Dana Brock of Hurst, Texas was sentenced to 70 years in prison last week for stealing a weed whacker and a power washer from a neighbor's garage. This is what happens when enhancement provisions in the penal code are allowed to run wild like kudzu in the Mississippi countryside.
She was charged with burglary of a habitation, a second degree felony punishable by 2 to 20 years in the state penitentiary. But, because of prior convictions for murder, drug possession and solicitation, she was subject to Texas' "three-strikes-and-you're-out" laws.
As a result, a crime that would normally have a ceiling of 20 years in prison could now net her life behind bars.
Now whether she should have served more time in Arizona on the murder and solicitation convictions is another topic for another day. The point is those convictions had nothing to do with the burglary case in Texas. Sure, her record indicates that she isn't a good person and certainly someone you wouldn't want to live next door to, but, we don't (or at least we aren't supposed to) punish folks because they're bad people or because of what they've done in the past.
In reality, however, that's exactly what we do. We enhance penalties based on what someone's done in the past - regardless of how much time has passed or how that person has changed. When prosecutors tack on enhancement paragraphs in an information or an indictment they are doing it because they want the jury to know what a bad person the defendant is.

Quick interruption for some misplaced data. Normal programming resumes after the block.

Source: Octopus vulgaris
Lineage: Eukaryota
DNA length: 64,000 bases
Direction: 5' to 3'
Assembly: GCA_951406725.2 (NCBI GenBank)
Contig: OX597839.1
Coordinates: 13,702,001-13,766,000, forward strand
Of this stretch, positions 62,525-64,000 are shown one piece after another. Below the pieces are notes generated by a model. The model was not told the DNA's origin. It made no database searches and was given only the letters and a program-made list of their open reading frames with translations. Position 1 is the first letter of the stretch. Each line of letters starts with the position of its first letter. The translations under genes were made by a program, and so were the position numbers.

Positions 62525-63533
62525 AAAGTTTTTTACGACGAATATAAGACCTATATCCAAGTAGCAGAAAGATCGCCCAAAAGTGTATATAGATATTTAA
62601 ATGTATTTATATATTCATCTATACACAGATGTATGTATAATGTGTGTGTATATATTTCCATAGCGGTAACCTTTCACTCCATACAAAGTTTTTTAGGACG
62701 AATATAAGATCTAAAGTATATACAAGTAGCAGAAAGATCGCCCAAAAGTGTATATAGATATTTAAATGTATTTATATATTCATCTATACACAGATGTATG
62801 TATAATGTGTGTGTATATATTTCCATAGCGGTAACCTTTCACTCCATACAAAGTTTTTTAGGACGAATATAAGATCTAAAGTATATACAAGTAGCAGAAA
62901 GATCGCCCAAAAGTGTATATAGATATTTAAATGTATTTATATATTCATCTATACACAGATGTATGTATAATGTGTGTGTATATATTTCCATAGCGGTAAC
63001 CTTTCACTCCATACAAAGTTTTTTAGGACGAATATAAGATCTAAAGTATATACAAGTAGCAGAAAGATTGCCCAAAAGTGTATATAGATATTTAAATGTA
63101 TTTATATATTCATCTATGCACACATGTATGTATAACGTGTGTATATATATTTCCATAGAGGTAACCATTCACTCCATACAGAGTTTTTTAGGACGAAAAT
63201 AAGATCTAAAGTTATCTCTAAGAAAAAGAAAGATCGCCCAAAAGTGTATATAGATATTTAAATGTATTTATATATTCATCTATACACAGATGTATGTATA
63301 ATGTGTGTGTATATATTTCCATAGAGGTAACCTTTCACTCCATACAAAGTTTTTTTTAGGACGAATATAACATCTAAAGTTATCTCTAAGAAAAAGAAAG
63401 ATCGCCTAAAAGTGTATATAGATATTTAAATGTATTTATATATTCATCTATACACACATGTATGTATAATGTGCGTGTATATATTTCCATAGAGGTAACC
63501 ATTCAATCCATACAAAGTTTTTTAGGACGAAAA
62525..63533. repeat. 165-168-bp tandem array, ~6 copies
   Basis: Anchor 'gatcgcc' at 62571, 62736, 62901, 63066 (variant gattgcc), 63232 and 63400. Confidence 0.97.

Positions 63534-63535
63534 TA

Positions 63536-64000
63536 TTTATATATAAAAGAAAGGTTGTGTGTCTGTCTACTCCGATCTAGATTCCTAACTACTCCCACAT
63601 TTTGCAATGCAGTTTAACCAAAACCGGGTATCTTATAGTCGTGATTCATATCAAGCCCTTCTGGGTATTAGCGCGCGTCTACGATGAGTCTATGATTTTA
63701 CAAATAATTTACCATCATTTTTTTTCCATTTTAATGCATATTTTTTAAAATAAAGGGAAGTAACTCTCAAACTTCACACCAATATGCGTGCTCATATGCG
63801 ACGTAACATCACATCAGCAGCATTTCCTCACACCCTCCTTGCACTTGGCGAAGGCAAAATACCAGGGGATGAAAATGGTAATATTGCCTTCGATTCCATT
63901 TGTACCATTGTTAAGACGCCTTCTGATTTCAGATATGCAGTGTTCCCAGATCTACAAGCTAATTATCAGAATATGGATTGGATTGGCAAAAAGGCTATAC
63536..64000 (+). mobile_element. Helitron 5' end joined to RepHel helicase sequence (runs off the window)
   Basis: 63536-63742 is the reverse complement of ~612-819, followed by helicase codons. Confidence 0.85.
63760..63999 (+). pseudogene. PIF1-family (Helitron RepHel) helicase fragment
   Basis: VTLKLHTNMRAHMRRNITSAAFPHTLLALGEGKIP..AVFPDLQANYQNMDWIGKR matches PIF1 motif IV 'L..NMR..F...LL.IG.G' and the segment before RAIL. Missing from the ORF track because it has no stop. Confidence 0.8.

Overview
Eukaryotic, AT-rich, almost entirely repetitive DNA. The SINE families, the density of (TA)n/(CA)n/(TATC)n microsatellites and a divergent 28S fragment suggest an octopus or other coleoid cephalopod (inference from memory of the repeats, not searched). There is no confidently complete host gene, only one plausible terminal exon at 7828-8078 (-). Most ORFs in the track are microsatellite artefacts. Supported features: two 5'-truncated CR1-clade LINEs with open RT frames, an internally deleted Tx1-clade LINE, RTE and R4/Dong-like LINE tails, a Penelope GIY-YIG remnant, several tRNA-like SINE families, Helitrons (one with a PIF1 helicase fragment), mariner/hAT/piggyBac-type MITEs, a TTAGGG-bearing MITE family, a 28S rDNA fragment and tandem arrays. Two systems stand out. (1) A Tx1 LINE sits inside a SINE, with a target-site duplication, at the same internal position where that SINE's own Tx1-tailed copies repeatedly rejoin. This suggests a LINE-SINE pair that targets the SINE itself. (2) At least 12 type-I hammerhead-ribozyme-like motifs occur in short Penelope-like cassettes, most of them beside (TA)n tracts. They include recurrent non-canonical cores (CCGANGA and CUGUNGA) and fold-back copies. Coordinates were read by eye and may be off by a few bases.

Moreover, when the state seeks to enhance a charge with one or more prior convictions the state is seeking to punish the defendant a second time for a prior offense. When a defendant has a prior conviction, he or she has already been punished for it - whether it be probation or incarceration. That debt has already been paid. Yet somehow we've decided, and the courts have agreed, that it's okay to sentence someone twice for the same offense.
On multiple occasions I have represented defendants who were charged with felonies for what nothing more than a misdemeanor. One client had been indicted on felony theft charges for stealing soap, deodorant and shampoo. The value of the items stolen was well under $500 (a class B misdemeanor) but, because he had two prior misdemeanor theft convictions he was facing two-to-ten years in prison for something that would ordinarily be punished by no more than six months in the county jail.
And what's the point? Why are we sending people to prison for non-violent property crime offenses? A petty shoplifter has no business being exposed to the cesspool that is our prison system.We're doing it for no other reason than we're mad at him for continuing to steal.
Prison should be reserved for those folks who are a danger to society. Prison shouldn't be the landing spot for someone we're just mad at.
Now we can argue all day about whether Ms. Brock should go to prison for up to 20 years for stealing lawn equipment from her neighbor. But I would hope that we could agree that a life sentence for breaking into a garage is more than a bit excessive. She wasn't sentenced for the crime she committed. She was sentenced for other crimes she committed - and for which she served her time.
H/T Grits for Breakfast.